Picturing the future of NFTs in sports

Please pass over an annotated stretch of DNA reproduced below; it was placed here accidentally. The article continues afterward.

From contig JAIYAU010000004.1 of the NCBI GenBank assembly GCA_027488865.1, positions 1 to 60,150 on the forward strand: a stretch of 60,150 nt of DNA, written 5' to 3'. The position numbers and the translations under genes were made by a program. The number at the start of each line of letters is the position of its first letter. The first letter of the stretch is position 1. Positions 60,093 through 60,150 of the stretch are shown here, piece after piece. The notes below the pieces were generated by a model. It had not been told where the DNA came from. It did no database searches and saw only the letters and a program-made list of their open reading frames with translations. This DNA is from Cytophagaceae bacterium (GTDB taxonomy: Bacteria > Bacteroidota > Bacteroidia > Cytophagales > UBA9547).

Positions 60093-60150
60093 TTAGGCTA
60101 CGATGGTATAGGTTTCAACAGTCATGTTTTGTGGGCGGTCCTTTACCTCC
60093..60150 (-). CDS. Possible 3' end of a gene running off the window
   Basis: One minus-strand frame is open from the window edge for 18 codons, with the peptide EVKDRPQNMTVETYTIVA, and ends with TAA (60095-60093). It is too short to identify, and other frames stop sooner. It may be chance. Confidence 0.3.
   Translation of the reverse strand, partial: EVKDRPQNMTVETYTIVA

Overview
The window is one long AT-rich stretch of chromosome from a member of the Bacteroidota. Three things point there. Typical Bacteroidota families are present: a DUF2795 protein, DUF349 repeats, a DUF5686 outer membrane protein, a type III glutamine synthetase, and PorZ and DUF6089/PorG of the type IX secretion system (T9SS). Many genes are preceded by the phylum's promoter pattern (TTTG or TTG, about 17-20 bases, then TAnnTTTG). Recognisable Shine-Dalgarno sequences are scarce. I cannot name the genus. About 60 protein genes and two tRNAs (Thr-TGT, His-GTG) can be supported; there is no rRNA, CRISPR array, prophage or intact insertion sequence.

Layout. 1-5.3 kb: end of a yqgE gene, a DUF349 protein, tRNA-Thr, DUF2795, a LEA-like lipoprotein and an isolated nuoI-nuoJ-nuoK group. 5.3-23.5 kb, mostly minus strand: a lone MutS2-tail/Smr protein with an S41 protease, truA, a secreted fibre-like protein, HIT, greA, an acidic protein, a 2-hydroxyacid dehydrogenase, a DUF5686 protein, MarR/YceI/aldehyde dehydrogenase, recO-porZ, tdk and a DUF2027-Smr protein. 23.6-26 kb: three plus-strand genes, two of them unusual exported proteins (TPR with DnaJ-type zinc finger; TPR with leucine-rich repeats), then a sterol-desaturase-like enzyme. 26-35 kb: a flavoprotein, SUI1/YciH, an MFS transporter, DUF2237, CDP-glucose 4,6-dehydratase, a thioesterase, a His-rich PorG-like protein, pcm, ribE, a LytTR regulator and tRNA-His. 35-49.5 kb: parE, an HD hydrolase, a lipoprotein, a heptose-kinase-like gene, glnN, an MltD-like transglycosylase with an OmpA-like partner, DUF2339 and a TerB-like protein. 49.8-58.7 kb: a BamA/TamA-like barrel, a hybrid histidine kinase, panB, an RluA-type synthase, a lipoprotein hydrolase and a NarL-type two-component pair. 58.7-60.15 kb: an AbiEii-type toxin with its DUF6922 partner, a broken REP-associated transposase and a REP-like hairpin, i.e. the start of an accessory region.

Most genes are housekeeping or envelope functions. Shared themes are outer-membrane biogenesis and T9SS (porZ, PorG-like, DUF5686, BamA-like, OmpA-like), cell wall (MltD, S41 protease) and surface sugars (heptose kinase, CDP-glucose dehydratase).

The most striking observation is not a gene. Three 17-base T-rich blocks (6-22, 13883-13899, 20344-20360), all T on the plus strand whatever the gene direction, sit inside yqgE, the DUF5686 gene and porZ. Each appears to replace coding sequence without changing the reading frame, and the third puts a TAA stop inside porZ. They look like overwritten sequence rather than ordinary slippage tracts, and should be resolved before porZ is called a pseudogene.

At the end of last year, Deloitte Global released a prediction for 2022: NFTs for sports media, they estimated, would generate over $2 billion in transactions over the course of the year, doubling the number we saw in 2021. Furthermore, they predicted that four to five million sports fans worldwide would acquire an NFT sports collectible, either through purchasing one or receiving it as a gift. NFTs, or non-fungible tokens, have allowed us to create scarcity and assign value to digital objects that were once seen as endlessly reproducible, from works of art to sports video highlights. Though identical files might exist elsewhere, owning an NFT is like having a certificate of authenticity that identifies you as the owner of a piece of digital content. The most famous example of sports collectibles as NFTs in the past year might be NBA TopShot—a service for officially-licensed video clips of basketball highlights featuring star players, created in partnership with Dapper Labs. They’re comparable to printed baseball cards, but they exist digitally. A LeBron James highlight, where the athlete emulated the late Kobe Bryant, for instance, sold for $387,600 in the spring of 2021. But these “digital trading cards” aren’t the only application for NFTs in the sports industry, and we’re already seeing leagues, teams, and athletes use the blockchain in creative ways, with more projects sure to come. Let’s break down how NFTs are changing the game—and how they could influence the world of sports in the future. Video clips, player cards, and other memorabilia Of course, the place to start is with collectibles and memorabilia. As part of their report, Deloitte Global predicted that player cards and limited edition video clips would be the most common and lucrative applications of NFTs in the sports industry this year, with value fluctuating based on the athlete’s status, the importance of the event, and similar factors. Following the success of NBA TopShot, the NFL teamed up with Dapper Labs to launch NFL All Day, their own service for video collectibles, with Moments assigned various levels of rarity. Elsewhere, UFC Strike released thousands of Moments for MMA fans. Like traditional trading cards, these videos are offered as packs. Individual athletes have also entered the space. Early on, Rob Gronkowski, the football tight end, released limited-edition NFT trading cards, designed by the visual art studio Black Madre. The collector of the rarest card had the opportunity to meet Gronkowski in person, and the collection brought in $1.8 million. Meanwhile, Tom Brady’s NFT agency, Autograph, offers individually signed collectibles from athletes and influencers like Naomi Osaka, Wayne Gretzky, Derek Jeter, Tiger Woods, and more. Whatever memorabilia that exists in the physical world could theoretically be owned as NFTs, from branded athlete merchandise to ticket stubs for significant games. Going forward, fans who buy tickets to in-person events could also receive memorabilia for the games they attend. Early this year, the NFL, for example, launched virtual commemorative tickets to mark Super Bowl LVI, in collaboration with Ticketmaster. Season tickets and virtual access Beyond the sports collectible space, we could also see sports leagues and organizations use NFTs for ticketing—and to give fans access to unique events or experiences. As part of a trend report released in March, PricewaterhouseCoopers (PwC) predicted that season ticket NFT holders in the future could have access to VIP areas at games, discounts on concessions, and more. For an idea of what’s possible in this space, we can turn our attention to the Toronto Raptors, who last year sold official NFTs that unlock physical items like signed memorabilia or curated “VIP” experiences. Consider, too, the basketball player Evan Mobley, who released an NFT to celebrate being declared for the NBA draft last year. The buyer got the digital asset as well as two signed jerseys and tickets to a future game, with a meet-and-greet. Returning to the PwC report, the consultancy also predicts that collectors of sports NFTs could well gain access not only to physical experiences but also virtual experiences in the metaverse. These “virtual access tokens” could be used for gatherings of fans, based across the globe, or the chance to view games remotely. While we don’t know exactly what these events could look like in the future, fans are already dipping their toes into Web3. In May, an AC Milan vs. Fiorentina soccer match became the first to broadcast in the metaverse. The sports memorabilia boom Even outside of NFTs, sports memorabilia have experienced a recent boom, which might provide some background and context. From 2019 to 2021, the sports memorabilia business experienced a so-called “gold rush,” with record-breaking sales making headlines. In January of 2021, a 1952 Mickey Mantle card sold for $5.2 million. In April 2021, a LeBron James rook